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TV licence: BBC could send bailiffs round to over-75s who refuse to pay

It would be "distressing and frightening" for pensioners

The BBC has sent a “complex and confusing” 10-page letter the elderly today (August 6), detailing the changes to the BBC’s TV licence fee for the over-75s.

It comes after millions lost their right to a free TV licence.

Most over-75s are now required to pay the annual £157.50 TV licence fee to the BBC.

However, tens of thousands are set to refuse, and the BBC is reportedly threatening to “enforce the law” when it comes to collecting payments.

TV licence
Millions of over-75s will now have to pay for a TV licence (Credit: Cover Images)

This may mean the corporation could threaten pensioners who refuse to pay with bailiffs.

Who has to pay for a TV licence?

Around 4.5 million over-75s will have to pay their TV licence fee this year.

They can prove they are exempt from paying, however, if they show they are on pension credit.

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However, a campaign group has revealed that tens of thousands have hinted they will rebel against the payment, and refuse to pay it.

But with the BBC planning to “enforce the law”, bailiffs could be sent to the homes of the elderly.

They would be entitled to seize and sell their possessions in order to settle the bill.

This could happen if MPs vote to replace the criminal sanction for licence-fee evasion with a civil penalty.

TV licence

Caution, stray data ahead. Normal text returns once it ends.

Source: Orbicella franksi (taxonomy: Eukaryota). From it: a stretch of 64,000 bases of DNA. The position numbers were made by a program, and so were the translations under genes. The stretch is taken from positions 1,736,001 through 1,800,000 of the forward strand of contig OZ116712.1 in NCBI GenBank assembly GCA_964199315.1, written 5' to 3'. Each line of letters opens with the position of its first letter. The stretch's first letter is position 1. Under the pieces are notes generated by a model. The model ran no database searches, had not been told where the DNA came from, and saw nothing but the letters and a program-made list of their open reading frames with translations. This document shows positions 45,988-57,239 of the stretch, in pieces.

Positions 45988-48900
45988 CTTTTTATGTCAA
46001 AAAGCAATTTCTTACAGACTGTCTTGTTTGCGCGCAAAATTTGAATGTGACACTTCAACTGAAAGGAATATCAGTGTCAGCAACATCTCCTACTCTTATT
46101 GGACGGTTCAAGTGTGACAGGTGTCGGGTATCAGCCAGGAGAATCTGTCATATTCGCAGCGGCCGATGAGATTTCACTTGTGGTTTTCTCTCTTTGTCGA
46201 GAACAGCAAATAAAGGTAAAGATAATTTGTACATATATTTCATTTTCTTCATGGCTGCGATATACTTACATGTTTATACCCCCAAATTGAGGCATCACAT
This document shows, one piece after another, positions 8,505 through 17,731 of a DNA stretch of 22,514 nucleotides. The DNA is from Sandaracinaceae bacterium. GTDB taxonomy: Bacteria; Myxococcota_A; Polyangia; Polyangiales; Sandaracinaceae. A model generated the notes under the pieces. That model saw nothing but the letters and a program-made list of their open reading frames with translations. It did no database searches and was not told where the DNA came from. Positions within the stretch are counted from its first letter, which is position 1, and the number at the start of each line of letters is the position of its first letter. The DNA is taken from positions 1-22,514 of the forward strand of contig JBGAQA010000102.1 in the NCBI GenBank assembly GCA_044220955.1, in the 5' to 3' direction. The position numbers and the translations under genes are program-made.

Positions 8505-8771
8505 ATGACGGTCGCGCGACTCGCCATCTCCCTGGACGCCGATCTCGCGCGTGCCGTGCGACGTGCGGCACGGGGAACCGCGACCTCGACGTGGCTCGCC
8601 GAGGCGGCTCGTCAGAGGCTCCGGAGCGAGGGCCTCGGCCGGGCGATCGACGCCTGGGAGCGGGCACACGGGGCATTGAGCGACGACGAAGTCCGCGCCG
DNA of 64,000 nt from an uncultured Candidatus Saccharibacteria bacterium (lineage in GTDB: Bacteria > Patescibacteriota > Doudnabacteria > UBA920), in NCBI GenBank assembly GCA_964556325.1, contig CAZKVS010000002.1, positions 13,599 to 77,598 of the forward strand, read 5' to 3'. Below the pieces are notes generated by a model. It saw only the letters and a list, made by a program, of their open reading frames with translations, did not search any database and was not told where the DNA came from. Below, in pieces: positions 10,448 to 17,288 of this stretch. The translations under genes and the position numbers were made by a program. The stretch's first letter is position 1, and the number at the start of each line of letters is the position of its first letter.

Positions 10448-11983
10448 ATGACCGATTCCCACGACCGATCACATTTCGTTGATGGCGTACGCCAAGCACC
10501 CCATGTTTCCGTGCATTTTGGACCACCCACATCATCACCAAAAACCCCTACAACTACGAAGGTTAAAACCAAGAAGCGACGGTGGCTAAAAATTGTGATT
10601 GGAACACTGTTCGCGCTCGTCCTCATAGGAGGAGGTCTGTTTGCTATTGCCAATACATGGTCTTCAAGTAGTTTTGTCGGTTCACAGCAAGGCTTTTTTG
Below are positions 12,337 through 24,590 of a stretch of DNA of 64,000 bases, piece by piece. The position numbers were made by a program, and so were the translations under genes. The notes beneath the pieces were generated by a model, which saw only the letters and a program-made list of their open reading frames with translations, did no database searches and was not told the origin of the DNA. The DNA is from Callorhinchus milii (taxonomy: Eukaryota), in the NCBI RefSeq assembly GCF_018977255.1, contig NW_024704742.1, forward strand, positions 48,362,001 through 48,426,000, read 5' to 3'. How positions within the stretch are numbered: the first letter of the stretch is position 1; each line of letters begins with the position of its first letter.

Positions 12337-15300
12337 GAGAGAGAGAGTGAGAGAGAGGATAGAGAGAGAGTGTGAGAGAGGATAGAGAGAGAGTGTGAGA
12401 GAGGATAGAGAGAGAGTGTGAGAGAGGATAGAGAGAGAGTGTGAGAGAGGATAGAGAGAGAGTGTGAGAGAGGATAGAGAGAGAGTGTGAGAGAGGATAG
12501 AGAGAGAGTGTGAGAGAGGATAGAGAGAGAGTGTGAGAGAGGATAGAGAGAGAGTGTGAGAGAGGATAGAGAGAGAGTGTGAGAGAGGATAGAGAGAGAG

The BBC is setting up a call centre to chase payments as a result of changes to the TV licensing system (Credit: Cover Images)

Age campaigners told The Times the prospect of bailiffs turning up on the doorstep of pensioners would be “distressing and frightening”.

The BBC is now in the process of setting up a call centre of 800 staff to chase payments.

The cost of running the call centre is expected to hit £38 million in the first year alone.

When did the changes come into effect?

The changes in who pays the TV licence fee came into force on August 1.

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As a result of the change, the letters sent to the over-75s state that if the BBC has not heard from them in two months, their licence will be cancelled automatically.

But the problem is their plan is complex and the papers explaining it quite long.

Age UK director Caroline Abrahams said: ‘The BBC can’t be criticised for not giving older people much information about their new TV licence scheme. But the problem is their plan is complex and the bundle of papers explaining it quite long.”

She added that some will get “lost in the detail and wonder what they are supposed to do”.

Caroline continued: “‘The over-75 population is hugely diverse. So while some will no doubt navigate the documentation with ease, others may find this impossibly hard.”

She said some have no family they can rely on for support when it comes to deciphering the letter.

The BBC responds

A BBC spokesperson said: “Over-75s will start to receive letters about how to set up their new TV licence from today. No one needs to do anything until they have the letter, whether that’s paying or applying for a free licence, and no one needs to leave their home. ”

They added: “We are also working with hundreds of money advice and community organisations to reach older people.”

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